On September 26, 2019, in celebration of the 60th anniversary of the landmark Labor-Management Reporting and Disclosure Act of 1959 (LMRDA), the U.S. Department of Labor inducted former U.S. Senator Robert Griffin and former National Labor Relations Board (NLRB) member Howard Jenkins, Jr. into the Department's Hall of Honor.
"Robert Griffin and Howard Jenkins, Jr.'s work on the LMRDA protects members of America's unions and holds union leaders accountable," then-Acting Secretary Pizzella said. "As we celebrate the 60th anniversary of the LMRDA, it's important to recognize two of the biggest contributors to this landmark piece of legislation."
The two men’s names and stories were added to the Department’s Hall of Honor display in the lobby of the Frances Perkins Building in Washington D.C., which is an honor afforded only to a select few who have made substantial contributions to our country and our national workforce.
The Department held an induction ceremony, presided over by then-Acting Secretary Patrick Pizzella. Many OLMS staff based in Washington were able to attend alongside members of the public and influential leaders throughout the Department and the wider government.
OLMS Director Arthur Rosenfeld provided general remarks on the history of the LMRDA and its place within the broader history of the labor movement and U.S. labor law. As part of the ceremony, then-Acting Secretary Pizzella and Director Rosenfeld also presented commemorative plaques to the Jenkins and Griffin families.
Robert Paul Griffin was born November 6, 1923, in Detroit, Michigan. The son of an auto factory foreman, Griffin spent his youth working on auto assembly lines. He served in the U.S. Army during World War II from 1943-1946 before graduating from Central Michigan University in 1947. He went on to earn his law degree from the University of Michigan in 1950. Griffin practiced law in Traverse City, Michigan until his election to the U.S. House of Representatives as the representative for Michigan's Ninth Congressional District in 1956.
During Griffin's time in the House, national concerns arose about union corruption and organized crime as the result of highly publicized hearings in the Senate's "McClellan Committee on Improper Activities in Labor and Management." The McClellan Committee's findings prompted a call for congressional action. Griffin worked across the aisle with a fellow member of the Education and Labor Committee, Representative Phil Landrum (GA). Legislation introduced by Griffin and Landrum gained widespread support on Capitol Hill and from the Eisenhower Administration. The LMRDA, also referred to as the Landrum-Griffin Act, was signed into law on September 14, 1959. This landmark legislation promotes democracy and combats corruption within unions through requirements such as annual public financial disclosures and periodic secret ballot elections.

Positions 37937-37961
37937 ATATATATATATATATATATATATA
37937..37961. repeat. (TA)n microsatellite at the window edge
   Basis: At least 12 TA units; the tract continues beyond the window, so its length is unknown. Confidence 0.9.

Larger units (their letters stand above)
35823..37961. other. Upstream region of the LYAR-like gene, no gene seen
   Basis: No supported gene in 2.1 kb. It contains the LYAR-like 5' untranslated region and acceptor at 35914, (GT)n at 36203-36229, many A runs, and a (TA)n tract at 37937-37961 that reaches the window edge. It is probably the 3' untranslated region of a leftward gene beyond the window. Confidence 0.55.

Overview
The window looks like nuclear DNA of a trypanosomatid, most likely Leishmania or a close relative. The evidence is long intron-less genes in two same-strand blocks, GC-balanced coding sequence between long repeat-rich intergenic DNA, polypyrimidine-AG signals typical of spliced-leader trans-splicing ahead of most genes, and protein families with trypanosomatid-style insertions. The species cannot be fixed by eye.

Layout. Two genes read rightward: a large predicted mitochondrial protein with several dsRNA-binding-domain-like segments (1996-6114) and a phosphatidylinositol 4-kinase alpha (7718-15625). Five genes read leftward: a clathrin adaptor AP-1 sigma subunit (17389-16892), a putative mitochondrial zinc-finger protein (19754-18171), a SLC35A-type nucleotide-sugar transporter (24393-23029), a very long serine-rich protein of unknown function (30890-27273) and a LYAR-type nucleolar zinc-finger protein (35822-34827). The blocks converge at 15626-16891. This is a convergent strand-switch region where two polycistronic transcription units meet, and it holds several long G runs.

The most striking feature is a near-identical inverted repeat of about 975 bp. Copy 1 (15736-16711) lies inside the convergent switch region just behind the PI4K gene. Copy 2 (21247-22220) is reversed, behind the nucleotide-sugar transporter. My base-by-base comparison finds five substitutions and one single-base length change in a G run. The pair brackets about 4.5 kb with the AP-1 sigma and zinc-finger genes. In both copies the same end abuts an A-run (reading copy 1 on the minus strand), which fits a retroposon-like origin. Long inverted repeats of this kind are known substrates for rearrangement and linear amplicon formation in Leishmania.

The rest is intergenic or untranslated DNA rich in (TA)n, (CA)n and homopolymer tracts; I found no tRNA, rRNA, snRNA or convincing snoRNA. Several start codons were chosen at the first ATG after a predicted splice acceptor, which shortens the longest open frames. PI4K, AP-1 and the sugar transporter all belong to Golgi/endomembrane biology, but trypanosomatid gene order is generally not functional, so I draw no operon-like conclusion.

Griffin served five terms in the House of Representatives prior to his appointment to a vacant U.S. Senate seat in 1966. He won reelection to the seat in 1972. From 1966 to 1968, Griffin sat on the Senate Committee on Labor and Public Welfare, the authorizing Committee of the LMRDA and the predecessor to the current Senate Committee on Health, Education, Labor and Pensions. From 1969-1977, Griffin served as the Senate Minority Whip. Following his time in the Senate, he returned to Traverse City to practice law until his election to the Michigan Supreme Court in 1986. He served on the Court until his retirement in 1994. He died in 2015 and was 91 years old.